Posts tagged: same-sex marriage
Four same-sex couples from Boise filed a federal lawsuit today challenging Idaho’s ban on gay marriage and its laws that refuse to recognize same-sex marriages from other states. The four couples, three of whom are raising children, include Sheila Robertson and Andrea Altmayer, who applied for a marriage license at the Ada County Recorder’s Office on Wednesday, but were rejected because they are a same-sex couple. They have a four-year-old son. Another couple named in the lawsuit had the same experience, the same day.
The lawsuit, in which the four couples are suing Idaho Gov. Butch Otter and Ada County Recorder Chris Rich, both in their official capacities, charges that Idaho’s ban on same-sex marriage violates both the due process and the equal protection guarantees in the U.S. Constitution. Idaho’s ban also forbids recognition of civil unions; the sweeping ban was approved by Idaho voters in 2006 with 63 percent voting in favor. It states that “a marriage between a man and a woman is the only domestic legal union that shall be valid or recognized in this state.”
Altmayer said in a news release, “Because Sheila is not recognized as a legal parent of our son, I fear what would happen to our family if I became ill and unable to make decisions for him. If we could marry, we would be legally recognized as a family and would have all the same legal protections as others.”
The four couples are represented by Boise attorneys Deborah A. Ferguson and Craig Durham and the National Center for Lesbian Rights. They include university instructors, a teacher of deaf children, and a military veteran who served with the Idaho National Guard in Iraq; all are women. The lawsuit asks that Idaho’s constitutional ban and all laws forbidding recognition of same-sex marriages be voided, and that the state permit marriage licenses to be issued to same-sex couples. You can read the complaint here.
Here's a news item from the Associated Press: BOISE, Idaho (AP) — A state lawmaker contends Idaho's tax collectors risk violating the U.S. Constitution by requiring same-sex couples who are legally married elsewhere to do extra work when filing state income taxes. Boise Democratic Rep. John Gannon, a lawyer, says litigation in Ohio suggests Idaho's new rules requiring married gay couples to recalculate state taxes as singles after filing joint federal returns could be vulnerable. Recently, an Ohio federal judge ordered the state to recognize a gay couple's marriage in New York despite Ohio's constitutional ban. The judge's rationale was Ohio recognizes opposite-sex marriages contracted elsewhere but otherwise illegal in Ohio. Idaho follows a similar policy, Gannon says, making it potentially discriminatory now to single out gay couples on their taxes returns. The Idaho Tax Commission contends its new rules are legal.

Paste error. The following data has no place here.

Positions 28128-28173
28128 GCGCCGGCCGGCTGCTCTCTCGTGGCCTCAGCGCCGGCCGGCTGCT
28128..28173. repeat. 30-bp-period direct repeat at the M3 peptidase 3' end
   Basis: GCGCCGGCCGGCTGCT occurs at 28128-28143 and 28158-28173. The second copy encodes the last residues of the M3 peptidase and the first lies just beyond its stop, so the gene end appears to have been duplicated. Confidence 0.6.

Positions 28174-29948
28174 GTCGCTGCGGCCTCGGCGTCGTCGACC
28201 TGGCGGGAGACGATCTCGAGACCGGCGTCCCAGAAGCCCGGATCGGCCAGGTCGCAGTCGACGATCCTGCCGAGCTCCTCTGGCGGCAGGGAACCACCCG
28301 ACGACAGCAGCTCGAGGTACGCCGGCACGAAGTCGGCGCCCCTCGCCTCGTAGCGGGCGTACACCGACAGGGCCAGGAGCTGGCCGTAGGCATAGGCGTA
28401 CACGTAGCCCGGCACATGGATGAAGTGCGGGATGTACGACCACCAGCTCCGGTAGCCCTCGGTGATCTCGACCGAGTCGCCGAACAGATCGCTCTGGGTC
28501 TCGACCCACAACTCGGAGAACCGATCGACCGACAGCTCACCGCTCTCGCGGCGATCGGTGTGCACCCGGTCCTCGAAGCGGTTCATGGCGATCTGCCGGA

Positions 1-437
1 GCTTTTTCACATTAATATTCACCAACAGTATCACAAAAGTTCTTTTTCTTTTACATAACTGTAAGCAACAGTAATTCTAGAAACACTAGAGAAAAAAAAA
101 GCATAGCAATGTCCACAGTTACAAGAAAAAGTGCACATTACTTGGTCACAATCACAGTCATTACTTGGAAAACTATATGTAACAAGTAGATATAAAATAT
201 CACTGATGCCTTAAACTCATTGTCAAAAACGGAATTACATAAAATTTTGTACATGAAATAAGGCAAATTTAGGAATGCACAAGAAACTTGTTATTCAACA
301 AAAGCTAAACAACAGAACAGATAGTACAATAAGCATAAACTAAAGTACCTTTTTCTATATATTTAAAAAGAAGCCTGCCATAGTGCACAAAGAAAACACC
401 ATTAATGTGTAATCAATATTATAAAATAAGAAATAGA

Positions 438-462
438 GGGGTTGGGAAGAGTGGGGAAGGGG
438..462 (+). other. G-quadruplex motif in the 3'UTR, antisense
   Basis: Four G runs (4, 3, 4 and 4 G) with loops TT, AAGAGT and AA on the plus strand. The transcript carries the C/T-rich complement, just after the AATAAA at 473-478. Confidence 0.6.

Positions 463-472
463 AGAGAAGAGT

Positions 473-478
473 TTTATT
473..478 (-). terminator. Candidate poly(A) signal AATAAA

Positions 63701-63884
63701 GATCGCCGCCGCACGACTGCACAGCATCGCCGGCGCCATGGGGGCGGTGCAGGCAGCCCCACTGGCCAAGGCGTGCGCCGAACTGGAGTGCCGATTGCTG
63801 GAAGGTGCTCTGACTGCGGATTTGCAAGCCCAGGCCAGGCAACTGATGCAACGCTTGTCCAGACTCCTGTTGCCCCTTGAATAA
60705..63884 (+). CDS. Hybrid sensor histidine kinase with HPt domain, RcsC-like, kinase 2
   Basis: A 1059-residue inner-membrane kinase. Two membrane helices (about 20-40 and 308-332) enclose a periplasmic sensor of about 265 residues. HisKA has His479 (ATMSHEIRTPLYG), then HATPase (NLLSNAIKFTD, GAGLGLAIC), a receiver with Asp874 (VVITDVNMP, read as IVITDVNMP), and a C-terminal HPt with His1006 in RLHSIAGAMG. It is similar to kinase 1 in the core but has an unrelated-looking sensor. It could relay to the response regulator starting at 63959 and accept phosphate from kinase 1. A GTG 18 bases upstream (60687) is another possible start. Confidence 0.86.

Idaho state Tax Commission David Langhorst says the commission wasn’t taking any policy stand when it adopted new rules this week that will have the effect of forcing Idaho same-sex couples legally married elsewhere to recalculate their federal income taxes from joint returns, in order to file separately in Idaho. That’s because Idaho’s state income tax returns, like those in many states, are based on the taxpayer’s federal returns. Idaho’s previous rules required taxpayers to use the same filing status on their Idaho returns that they used on their federal returns. But now that the IRS has ruled that same-sex couples who were legally married in states that permit such marriages can file jointly, there was a conflict between that rule and Idaho’s constitutional provision banning state recognition of same-sex marriage.
According to the Tax Foundation, 24 states both ban same-sex marriage and have state income tax systems that are tied to the taxpayer’s federal returns. “Every one of them is struggling with this,” Langhorst said. “The CPAs were really the ones calling us and saying, ‘You guys have to do something about this.’”
Gale Garriott, executive director of the Federation of Tax Administrators, said, “For those that recognize same-sex marriage, I don’t think it’s going to be much of an issue at all. For those that don’t, and have to tell each of the taxpayers how to identify their share of the joint income and how that affects their forms, that could be a little bit of a challenge.”
However, that same challenge previously was in place for states that recognized same-sex marriage when the IRS didn’t, like Massachusetts and Connecticut. In those states, if their state income tax was tied to the federal system, same-sex couples had to re-calculate between their state and federal returns in order to file jointly with the state, but separately with the IRS.